Olympic Swimming 2012: Michael Phelps Race-by-Race Review of Final Games
Michael Phelps came into the 2012 Olympic Games in London needing just three overall medals to become the most decorated athlete in Olympic history. Phelps had no problem whatsoever earning that record, and he ended up doing so much more.
In what Phelps says will be the final competition of his career, he ended his Olympic career in remarkable fashion. Phelps earned four golds and six overall medals as part of his seven-race program, bringing himself to extraordinary career totals of 18 golds and 22 overall medals that may never be broken.
Phelps’ Games got off to a slow start, but they finished in extraordinary fashion, as he earned four consecutive golds in his final four races, concluding with Saturday’s medley relay victory.
In the following slides, we take a look at each of Phelps’ seven races from London, and what they meant to his final Games.
Race 1: 400-Meter Individual Medley
There were no head-to-head matchups more heavily anticipated at the 2012 Olympic Games than the two individual medley races between Phelps and Ryan Lochte. For Phelps, however, the first stage of the duel was a major disappointment.
For only the second time in his entire Olympic career (the first time since the 2000 Olympic Games in Sydney), Phelps failed to earn a medal, finishing fourth in a time of 4 minutes, 9.28 seconds. Phelps finished 4.10 seconds behind Lochte, who lived up to the hype right away and earned gold.
Missing the medal stand in his first race raised doubts as to whether Phelps was still one of the world’s best swimmers, but he would quickly turn his Games around.
Race 2: 4x100-Meter Freestyle
One of the most memorable moments of Michael Phelps’ record-breaking, eight-gold-medal-winning performance at the 2008 Beijing Games came in the 4x100-meter freestyle relay—a race in which Phelps led off, but is remembered for Jason Lezak’s incredible comeback in the final 50 meters of the race to earn gold for the United States.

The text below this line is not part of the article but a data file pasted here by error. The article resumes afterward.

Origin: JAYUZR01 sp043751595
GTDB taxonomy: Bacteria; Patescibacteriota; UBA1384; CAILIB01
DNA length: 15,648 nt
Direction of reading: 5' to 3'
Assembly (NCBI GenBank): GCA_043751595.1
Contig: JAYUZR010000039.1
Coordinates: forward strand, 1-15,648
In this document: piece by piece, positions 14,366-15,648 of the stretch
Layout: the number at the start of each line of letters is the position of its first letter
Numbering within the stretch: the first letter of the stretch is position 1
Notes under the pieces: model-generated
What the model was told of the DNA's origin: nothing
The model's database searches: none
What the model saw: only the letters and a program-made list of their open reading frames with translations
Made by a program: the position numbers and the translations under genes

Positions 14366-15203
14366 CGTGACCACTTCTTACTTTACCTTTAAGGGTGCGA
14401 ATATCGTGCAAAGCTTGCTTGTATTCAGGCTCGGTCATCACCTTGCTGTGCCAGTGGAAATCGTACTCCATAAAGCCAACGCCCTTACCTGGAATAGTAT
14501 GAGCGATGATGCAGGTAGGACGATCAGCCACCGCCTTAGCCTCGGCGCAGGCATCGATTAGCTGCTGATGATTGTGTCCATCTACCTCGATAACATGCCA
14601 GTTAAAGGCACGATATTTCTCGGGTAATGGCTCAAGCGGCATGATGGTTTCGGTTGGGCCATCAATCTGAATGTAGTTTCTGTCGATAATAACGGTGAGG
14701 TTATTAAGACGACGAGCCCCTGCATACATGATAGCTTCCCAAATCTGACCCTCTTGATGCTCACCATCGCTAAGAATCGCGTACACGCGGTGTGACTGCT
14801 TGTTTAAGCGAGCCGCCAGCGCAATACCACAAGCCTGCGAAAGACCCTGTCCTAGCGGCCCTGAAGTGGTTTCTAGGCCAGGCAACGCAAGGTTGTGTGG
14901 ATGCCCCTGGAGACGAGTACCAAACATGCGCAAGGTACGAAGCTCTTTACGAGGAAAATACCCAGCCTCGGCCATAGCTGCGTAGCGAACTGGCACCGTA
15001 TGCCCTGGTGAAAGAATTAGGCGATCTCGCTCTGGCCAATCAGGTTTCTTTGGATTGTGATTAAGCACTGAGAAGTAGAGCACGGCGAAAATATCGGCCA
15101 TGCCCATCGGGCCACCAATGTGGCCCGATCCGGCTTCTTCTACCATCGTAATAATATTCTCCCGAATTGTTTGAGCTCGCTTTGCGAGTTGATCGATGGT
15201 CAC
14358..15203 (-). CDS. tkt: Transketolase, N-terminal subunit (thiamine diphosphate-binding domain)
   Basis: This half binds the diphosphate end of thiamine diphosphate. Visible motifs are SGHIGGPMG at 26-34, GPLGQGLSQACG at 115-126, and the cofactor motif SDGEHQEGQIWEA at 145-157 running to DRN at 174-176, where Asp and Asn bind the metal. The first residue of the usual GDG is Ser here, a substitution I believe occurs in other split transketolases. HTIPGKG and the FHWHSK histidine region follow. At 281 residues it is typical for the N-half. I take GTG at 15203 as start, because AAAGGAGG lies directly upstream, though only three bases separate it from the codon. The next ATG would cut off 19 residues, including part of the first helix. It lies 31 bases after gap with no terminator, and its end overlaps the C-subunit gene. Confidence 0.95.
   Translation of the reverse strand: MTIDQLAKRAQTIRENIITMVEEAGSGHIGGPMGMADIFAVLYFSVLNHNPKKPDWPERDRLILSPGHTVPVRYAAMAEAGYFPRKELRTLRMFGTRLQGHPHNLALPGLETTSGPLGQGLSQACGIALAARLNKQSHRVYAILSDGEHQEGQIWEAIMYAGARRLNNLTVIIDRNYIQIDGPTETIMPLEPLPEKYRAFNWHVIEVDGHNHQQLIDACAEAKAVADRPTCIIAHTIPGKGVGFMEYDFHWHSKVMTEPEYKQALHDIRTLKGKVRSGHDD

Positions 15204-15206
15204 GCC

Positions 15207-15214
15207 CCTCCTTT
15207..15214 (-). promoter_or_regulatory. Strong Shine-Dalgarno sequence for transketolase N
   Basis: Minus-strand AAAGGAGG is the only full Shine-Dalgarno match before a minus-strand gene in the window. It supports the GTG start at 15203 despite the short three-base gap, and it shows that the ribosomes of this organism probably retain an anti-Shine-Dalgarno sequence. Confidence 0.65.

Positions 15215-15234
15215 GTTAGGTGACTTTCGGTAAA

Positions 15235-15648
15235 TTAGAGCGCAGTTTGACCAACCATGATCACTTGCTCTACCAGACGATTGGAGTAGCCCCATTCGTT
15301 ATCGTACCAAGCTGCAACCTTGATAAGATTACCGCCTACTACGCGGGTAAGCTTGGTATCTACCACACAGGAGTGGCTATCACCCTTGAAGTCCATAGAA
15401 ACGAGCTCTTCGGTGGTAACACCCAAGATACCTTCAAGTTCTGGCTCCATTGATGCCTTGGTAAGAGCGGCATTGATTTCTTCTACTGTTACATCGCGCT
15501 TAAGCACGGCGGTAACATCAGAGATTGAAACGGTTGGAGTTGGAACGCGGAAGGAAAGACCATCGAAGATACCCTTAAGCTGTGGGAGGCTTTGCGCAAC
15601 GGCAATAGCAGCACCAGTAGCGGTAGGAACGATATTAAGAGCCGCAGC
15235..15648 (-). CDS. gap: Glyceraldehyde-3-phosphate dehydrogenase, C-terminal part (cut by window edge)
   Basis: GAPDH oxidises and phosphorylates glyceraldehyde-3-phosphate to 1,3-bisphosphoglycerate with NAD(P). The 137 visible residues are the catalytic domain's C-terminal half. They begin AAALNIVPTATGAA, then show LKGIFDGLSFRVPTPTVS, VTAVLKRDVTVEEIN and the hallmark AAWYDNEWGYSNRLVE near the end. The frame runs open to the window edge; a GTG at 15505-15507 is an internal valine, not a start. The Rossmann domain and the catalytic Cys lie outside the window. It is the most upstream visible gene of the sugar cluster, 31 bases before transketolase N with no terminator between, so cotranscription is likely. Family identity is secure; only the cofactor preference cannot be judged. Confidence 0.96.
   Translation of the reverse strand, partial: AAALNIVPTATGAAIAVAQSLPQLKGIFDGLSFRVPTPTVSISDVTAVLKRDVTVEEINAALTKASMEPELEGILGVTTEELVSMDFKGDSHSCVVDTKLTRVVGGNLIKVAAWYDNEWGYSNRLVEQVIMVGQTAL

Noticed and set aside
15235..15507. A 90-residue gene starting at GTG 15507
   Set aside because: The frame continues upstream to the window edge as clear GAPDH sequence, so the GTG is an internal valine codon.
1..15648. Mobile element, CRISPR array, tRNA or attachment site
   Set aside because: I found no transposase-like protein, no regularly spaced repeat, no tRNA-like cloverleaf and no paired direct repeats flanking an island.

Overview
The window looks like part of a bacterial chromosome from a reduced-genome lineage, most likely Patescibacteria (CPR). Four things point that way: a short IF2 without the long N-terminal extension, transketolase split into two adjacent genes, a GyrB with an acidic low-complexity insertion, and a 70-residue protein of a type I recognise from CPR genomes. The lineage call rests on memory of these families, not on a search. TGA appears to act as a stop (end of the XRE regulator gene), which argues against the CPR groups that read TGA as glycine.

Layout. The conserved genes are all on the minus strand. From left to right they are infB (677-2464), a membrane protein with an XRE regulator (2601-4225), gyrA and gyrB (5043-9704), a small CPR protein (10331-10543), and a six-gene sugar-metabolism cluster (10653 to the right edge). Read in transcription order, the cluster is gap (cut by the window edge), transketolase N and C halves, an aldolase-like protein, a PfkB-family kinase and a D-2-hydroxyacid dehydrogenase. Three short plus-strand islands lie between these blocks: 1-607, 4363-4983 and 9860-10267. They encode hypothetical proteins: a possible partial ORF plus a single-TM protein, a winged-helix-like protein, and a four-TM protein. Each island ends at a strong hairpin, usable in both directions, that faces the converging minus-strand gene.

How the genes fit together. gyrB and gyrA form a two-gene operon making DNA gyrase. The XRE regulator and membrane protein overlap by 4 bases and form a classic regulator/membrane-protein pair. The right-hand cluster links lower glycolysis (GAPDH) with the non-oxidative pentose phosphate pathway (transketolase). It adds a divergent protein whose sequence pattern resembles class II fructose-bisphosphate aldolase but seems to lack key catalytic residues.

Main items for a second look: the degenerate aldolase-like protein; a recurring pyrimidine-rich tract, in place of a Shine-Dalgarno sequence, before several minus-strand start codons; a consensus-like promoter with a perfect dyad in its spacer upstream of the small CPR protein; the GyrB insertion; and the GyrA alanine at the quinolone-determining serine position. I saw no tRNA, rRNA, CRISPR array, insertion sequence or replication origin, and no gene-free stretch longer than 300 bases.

In this year’s edition of the 4x100 free relay, the tables were turned on Phelps. Phelps, who swam the second leg of this year’s race, had a remarkable split of 47.15 seconds, which gave the U.S. a solid lead through two legs. However France’s Yannick Agnel caught Lochte in the race’s final 50 meters, dropping the U.S. into silver-medal position.
The race was still significant for Phelps, as it was his first medal of the London Games and showed that he was still an elite relay swimmer, but silver was a disappointment when gold appeared to be in the team’s grasp.
Race 3: 200-Meter Butterfly
Another memorable moment from Phelps’ Beijing Games came in the 100-meter butterfly, when Phelps out-touched Serbia’s Milorad Cavic by one-hundredth of a second. This year, in the 200-meter butterfly, the tables were yet again turned on Phelps.
Phelps led the 200 fly for nearly the entire duration of the race, but lost it at the finish to South Africa’s Chad le Clos, who out-touched Phelps by .05 seconds.
This was a very strong showing for Phelps, as he proved he was still capable of winning an individual gold in the butterfly—but in this race, Le Clos was just barely better.
This race proved, however, that Phelps was still capable of earning individual golds.
Race 4: 4x200-Meter Freestyle
One of the most magical moments of Phelps’ Olympic career came in the 4x200-meter freestyle relay, when Phelps swam the final leg to clinch his first gold medal of the Games, which was also his record-breaking 19th overall medal of his career.